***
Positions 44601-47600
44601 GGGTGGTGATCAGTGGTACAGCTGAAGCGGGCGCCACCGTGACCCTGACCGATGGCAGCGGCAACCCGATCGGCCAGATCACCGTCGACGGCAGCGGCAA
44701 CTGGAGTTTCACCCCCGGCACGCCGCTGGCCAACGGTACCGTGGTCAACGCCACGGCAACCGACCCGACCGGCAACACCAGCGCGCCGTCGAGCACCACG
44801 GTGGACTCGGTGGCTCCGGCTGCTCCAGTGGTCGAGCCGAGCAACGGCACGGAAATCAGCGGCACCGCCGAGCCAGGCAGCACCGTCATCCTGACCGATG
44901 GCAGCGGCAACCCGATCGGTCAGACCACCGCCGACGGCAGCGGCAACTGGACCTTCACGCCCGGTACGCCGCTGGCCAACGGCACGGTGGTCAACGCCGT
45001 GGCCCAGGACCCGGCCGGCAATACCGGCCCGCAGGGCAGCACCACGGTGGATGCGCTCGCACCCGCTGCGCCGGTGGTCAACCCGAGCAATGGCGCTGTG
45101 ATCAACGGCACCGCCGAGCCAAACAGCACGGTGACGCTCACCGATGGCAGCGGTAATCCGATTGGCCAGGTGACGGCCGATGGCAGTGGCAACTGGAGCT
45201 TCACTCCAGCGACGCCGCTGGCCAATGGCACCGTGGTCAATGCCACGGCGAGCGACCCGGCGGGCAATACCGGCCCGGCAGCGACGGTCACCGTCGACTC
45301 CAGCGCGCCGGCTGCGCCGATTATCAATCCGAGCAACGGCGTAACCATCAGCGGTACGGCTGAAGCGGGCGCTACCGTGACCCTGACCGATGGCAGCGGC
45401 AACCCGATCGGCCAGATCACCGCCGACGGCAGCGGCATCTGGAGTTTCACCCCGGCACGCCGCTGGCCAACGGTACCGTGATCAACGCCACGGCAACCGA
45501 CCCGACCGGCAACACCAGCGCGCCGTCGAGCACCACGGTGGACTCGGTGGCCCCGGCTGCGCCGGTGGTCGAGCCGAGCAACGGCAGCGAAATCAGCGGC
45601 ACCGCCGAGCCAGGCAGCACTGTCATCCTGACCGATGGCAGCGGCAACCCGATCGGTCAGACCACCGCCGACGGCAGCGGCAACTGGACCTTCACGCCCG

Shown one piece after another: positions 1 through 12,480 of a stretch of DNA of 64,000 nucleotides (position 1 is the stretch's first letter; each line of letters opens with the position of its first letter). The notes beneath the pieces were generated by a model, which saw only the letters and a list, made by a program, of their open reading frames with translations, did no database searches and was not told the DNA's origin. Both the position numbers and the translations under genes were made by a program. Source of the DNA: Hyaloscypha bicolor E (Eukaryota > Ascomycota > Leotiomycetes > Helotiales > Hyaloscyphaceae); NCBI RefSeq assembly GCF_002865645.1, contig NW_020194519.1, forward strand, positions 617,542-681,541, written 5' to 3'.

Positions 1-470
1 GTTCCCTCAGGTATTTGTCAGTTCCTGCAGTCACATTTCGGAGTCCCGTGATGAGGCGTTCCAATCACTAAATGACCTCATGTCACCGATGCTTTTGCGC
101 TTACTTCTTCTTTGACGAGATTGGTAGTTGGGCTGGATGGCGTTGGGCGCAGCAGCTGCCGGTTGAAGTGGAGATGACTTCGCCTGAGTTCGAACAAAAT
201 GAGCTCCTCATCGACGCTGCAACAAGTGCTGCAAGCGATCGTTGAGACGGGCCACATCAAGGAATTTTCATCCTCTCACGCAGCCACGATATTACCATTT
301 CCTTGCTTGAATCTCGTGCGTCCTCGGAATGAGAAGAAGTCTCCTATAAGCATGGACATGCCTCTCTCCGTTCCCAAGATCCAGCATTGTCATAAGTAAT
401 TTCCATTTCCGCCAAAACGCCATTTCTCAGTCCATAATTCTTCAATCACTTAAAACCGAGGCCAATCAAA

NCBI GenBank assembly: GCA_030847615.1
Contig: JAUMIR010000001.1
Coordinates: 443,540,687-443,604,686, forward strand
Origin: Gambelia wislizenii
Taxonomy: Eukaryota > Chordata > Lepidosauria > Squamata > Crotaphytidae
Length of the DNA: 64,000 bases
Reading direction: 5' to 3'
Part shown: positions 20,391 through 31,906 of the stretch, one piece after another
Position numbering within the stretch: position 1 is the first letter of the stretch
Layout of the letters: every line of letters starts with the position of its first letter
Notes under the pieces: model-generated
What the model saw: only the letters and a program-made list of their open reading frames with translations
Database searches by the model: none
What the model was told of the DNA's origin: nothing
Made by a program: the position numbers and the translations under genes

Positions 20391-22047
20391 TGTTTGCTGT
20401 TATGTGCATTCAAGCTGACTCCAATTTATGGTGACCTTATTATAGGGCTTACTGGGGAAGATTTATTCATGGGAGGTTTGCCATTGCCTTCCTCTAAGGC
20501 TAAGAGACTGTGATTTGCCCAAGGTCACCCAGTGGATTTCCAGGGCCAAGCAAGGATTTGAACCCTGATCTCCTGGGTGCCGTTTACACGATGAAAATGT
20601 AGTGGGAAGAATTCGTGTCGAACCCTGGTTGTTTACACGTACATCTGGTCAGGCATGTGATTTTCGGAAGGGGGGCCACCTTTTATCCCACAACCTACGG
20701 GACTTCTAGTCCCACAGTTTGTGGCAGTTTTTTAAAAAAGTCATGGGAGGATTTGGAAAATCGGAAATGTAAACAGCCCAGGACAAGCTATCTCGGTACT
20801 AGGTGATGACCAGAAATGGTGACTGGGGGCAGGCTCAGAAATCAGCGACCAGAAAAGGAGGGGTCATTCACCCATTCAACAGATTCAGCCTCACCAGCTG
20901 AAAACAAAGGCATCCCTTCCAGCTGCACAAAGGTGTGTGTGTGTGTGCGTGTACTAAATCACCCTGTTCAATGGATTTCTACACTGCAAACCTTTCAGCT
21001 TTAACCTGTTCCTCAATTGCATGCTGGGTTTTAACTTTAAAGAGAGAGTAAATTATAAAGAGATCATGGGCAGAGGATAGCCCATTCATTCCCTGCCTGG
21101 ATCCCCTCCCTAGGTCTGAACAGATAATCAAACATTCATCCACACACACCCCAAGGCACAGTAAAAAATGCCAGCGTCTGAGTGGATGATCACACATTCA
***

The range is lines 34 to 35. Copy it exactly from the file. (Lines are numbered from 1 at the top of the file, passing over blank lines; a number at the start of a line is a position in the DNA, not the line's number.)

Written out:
Made by a program: the position numbers and the translations under genes

Positions 20391-22047